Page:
To “Go Global” is a challenge for entrepreneurs. Amongst all issues, how to enter a market is always a brain-wrecking question that has no universal answer. This article by La Fabrique de l’Exportation will provide you a reasonable approach to find the best solution to your specific situation. Hope you’ll enjoy the read!
Question your entry mode
Most SMEs tend to seize any opportunities without thinking about associated entry mode. For example, try to sell directly to Brazilian contacts without questioning if this is really the best way to succeed in Brazil. Questioning your entry mode alone is already a good sign, and for a company who wants to expand internationally, the choice of entry mode is a key success factor.
Regarding international entry mode, not only is there no single solution, but solutions may also vary from one country to another and/or from one sector to another. Thus the choice of entry modes not only depends on the country and the market concerned, but also on the company’s strategy as well as the financial and human resources it can mobilize for export activity.
Beware of low cost strategies
There exist low-cost strategies, which involve finding an agent or distributor and signing a contract, with neither prior market research nor thoughtful strategy/reflection on the choice of country and mode of entry, in hope that “the export dream will come true”. These strategies requires fewer resources but also produce very few results: most often, there’s no miracle and a few months later, the agent or distributor doesn’t sell anything. The company then ends up wasting time on marginalizing, while at the same time other companies have already succeeded with good strategies and taken the markets over.
Opt for reasonable approaches
To avoid the cost of failure, there are other strategies, less “low cost” and above all more reasonable. They are more expensive because they include market research and the use of experts, specialized lawyers to secure contracts. But these strategies generally ensure solid return on investment. However, the investment must also be cost-effective, making export the most cost-effective possible.
Consider alternatives regarding the company’s competence
Each entry mode requires specific skills from the company: selling via a an international trading company does not require the same competence as having a franchise abroad. For each mode of entry possible, first thing is to weigh skills required and skills possessed; and for each task, ask: do I know how to do it today, or will I learn the know-how with reasonable amount of efforts and within acceptable time frame. This analysis does not necessarily give you the best answer, but it will eliminate modes that are beyond the company’s competence. In case of lacking skills, the modes of entry associating a high level of outsourcing may be the solution.
Consider necessary investments in resources
Similarly, each mode of entry corresponds to a certain level of financial commitment and (shared) risk exposure. It is, of course, also necessary to weigh the investments required for each mode of entry against the resources that the company can and reasonably wishes to mobilize to develop its activity abroad. Entry modes that consume more cash – flow (e.g. creation of a commercial subsidiary) should be ruled out in case of limited financial resource corresponding to this type of risk-taking decision. Cost assessment needs to cover exit strategies in the event of failure (e.g. liquidation cost of a subsidiary).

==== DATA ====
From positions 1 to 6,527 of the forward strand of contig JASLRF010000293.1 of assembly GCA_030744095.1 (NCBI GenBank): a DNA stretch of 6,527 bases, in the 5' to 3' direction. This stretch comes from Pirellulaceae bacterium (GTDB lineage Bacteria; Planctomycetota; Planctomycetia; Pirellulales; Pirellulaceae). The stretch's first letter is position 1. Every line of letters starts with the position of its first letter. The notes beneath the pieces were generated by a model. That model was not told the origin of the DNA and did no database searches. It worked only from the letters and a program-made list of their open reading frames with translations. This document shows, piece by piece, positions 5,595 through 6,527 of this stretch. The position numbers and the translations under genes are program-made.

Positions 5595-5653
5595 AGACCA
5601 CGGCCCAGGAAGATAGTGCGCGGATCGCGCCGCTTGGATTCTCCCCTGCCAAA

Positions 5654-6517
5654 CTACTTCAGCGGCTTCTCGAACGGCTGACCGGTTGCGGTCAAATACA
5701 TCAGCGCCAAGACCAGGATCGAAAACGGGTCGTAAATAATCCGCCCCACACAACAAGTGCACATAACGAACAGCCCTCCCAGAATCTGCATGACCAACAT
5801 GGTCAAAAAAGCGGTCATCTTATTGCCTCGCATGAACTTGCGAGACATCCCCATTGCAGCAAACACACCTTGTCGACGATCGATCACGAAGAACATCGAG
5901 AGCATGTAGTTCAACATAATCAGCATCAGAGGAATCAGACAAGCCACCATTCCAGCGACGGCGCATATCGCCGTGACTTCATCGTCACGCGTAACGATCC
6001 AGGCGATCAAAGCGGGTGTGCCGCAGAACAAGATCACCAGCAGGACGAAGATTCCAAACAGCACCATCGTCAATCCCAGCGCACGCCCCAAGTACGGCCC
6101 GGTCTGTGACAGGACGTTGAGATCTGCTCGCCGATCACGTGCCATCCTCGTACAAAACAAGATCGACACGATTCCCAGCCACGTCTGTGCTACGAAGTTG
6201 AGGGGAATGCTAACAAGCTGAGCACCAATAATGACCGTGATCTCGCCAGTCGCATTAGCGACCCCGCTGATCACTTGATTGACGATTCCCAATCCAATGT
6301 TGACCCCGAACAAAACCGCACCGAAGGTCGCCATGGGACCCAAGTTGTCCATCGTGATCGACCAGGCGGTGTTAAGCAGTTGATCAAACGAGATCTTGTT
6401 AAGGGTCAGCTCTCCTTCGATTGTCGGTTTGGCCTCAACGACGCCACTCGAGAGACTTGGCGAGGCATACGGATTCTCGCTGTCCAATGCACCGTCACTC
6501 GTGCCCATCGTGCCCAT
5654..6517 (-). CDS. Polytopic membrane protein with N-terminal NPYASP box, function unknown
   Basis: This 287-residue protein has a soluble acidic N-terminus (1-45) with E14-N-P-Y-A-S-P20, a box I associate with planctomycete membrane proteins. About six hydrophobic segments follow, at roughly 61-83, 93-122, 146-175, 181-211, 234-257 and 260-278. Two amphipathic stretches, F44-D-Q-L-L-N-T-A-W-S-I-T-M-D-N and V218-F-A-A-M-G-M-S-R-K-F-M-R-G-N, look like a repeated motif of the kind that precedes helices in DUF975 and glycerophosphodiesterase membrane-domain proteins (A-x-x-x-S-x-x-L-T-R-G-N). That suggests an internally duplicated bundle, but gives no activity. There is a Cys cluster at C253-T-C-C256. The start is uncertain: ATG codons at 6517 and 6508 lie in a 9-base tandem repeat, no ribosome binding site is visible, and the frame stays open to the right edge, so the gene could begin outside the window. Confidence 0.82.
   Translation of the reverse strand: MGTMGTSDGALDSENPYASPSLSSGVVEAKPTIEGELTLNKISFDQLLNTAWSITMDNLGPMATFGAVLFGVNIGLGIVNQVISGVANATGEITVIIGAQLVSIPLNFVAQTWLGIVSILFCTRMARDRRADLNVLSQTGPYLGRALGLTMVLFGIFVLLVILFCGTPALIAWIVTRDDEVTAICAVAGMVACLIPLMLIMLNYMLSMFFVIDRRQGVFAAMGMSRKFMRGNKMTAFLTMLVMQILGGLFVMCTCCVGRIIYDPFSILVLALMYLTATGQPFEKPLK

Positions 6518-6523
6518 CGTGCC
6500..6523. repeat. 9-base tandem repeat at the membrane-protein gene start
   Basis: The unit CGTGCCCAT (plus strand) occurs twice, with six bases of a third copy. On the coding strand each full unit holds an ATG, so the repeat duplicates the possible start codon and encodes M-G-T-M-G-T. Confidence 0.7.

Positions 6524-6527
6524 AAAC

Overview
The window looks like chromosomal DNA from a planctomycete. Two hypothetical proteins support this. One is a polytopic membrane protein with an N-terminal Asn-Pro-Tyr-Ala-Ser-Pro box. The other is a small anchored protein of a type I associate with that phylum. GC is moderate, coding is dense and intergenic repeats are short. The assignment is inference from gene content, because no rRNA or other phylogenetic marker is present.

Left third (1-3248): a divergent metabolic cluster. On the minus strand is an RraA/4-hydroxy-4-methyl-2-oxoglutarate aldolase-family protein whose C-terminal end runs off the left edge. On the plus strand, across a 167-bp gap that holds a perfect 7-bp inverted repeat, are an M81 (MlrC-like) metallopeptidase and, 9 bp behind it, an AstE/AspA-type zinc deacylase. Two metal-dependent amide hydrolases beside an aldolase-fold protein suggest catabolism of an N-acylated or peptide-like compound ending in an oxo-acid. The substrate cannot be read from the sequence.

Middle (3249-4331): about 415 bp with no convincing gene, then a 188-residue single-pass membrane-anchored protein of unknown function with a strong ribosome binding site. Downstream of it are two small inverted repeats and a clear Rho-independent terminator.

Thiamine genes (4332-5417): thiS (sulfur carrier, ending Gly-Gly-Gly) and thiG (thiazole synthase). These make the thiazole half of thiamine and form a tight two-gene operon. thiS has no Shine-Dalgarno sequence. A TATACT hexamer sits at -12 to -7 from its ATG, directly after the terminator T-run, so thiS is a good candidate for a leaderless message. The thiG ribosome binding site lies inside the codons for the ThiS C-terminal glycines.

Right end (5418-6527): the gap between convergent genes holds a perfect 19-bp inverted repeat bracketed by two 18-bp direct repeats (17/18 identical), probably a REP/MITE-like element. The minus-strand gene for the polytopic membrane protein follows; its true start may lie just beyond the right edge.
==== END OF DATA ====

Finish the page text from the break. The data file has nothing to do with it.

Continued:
Learn to work with foreign partners
In case of success, an inter-company partnership can be a good solution because it generate durable development. Even if finding a trusted partner in a foreign country can turn out to be very difficult, the presence of a “regional representative” can be an important factor in developing the business. A well-framed joint venture may, for example, be more suitable than a proprietary subsidiary, especially when it comes to recruiting talented collaborators. However, you have to learn to work in trust with a foreign partner, to create a relationship of trust and guarantees for both parties. It is this learning process that is often ignored by SMEs, diverting them from the entry mode of establishing a partnership.
Take account of market specificity
The juridical security of contracts and payments is an important problem in many African markets. Taxes on imported products from such countries like China can make the price prohibitive. Other markets like Cuba require special financial packages. These are all country-specific parameters that should be incorporated into internationalization strategy.
Integrate digital solutions
E-commerce offers a new entry mode for SMEs by allowing direct sales to customers (BtoC or BtoB) on their own sites or on a market place. It is a mode where the company is not dependent on a foreign partner, where cashing process is direct and at will – aspects that should please and suit SMEs. It is now a very powerful mode of entry to the international market, within the reach of even smaller companies. It is still necessary have a digital showcase and/or the ability to access an e-commerce platforms. The acquisition of this digital competence is today a major subject for SMEs.
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To read more on the same issue in the context of Gulf countries, take a look at our Chief Marketing – Hicham Bahsoun ‘s in-depth article here.